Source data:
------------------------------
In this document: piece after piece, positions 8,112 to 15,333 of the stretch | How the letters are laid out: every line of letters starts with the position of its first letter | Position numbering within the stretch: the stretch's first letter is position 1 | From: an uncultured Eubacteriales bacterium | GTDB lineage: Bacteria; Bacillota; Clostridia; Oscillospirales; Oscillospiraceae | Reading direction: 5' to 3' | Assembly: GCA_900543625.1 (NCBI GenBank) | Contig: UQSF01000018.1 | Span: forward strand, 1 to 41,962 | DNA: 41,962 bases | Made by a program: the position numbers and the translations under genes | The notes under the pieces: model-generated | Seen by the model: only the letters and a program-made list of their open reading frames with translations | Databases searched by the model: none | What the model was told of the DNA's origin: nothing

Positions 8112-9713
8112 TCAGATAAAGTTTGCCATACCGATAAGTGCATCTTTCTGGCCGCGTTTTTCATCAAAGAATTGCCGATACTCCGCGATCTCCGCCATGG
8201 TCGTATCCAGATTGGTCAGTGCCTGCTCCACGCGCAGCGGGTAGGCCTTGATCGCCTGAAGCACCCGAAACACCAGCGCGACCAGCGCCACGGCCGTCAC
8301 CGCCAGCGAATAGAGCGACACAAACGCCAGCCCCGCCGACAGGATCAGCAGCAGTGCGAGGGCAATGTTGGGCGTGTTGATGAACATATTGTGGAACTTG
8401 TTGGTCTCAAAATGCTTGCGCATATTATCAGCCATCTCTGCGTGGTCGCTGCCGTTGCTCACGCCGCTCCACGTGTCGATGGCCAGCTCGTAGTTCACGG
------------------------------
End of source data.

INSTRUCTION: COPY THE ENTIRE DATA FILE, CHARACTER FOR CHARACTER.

In this document: piece after piece, positions 8,112 to 15,333 of the stretch | How the letters are laid out: every line of letters starts with the position of its first letter | Position numbering within the stretch: the stretch's first letter is position 1 | From: an uncultured Eubacteriales bacterium | GTDB lineage: Bacteria; Bacillota; Clostridia; Oscillospirales; Oscillospiraceae | Reading direction: 5' to 3' | Assembly: GCA_900543625.1 (NCBI GenBank) | Contig: UQSF01000018.1 | Span: forward strand, 1 to 41,962 | DNA: 41,962 bases | Made by a program: the position numbers and the translations under genes | The notes under the pieces: model-generated | Seen by the model: only the letters and a program-made list of their open reading frames with translations | Databases searched by the model: none | What the model was told of the DNA's origin: nothing

Positions 8112-9713
8112 TCAGATAAAGTTTGCCATACCGATAAGTGCATCTTTCTGGCCGCGTTTTTCATCAAAGAATTGCCGATACTCCGCGATCTCCGCCATGG
8201 TCGTATCCAGATTGGTCAGTGCCTGCTCCACGCGCAGCGGGTAGGCCTTGATCGCCTGAAGCACCCGAAACACCAGCGCGACCAGCGCCACGGCCGTCAC
8301 CGCCAGCGAATAGAGCGACACAAACGCCAGCCCCGCCGACAGGATCAGCAGCAGTGCGAGGGCAATGTTGGGCGTGTTGATGAACATATTGTGGAACTTG
8401 TTGGTCTCAAAATGCTTGCGCATATTATCAGCCATCTCTGCGTGGTCGCTGCCGTTGCTCACGCCGCTCCACGTGTCGATGGCCAGCTCGTAGTTCACGG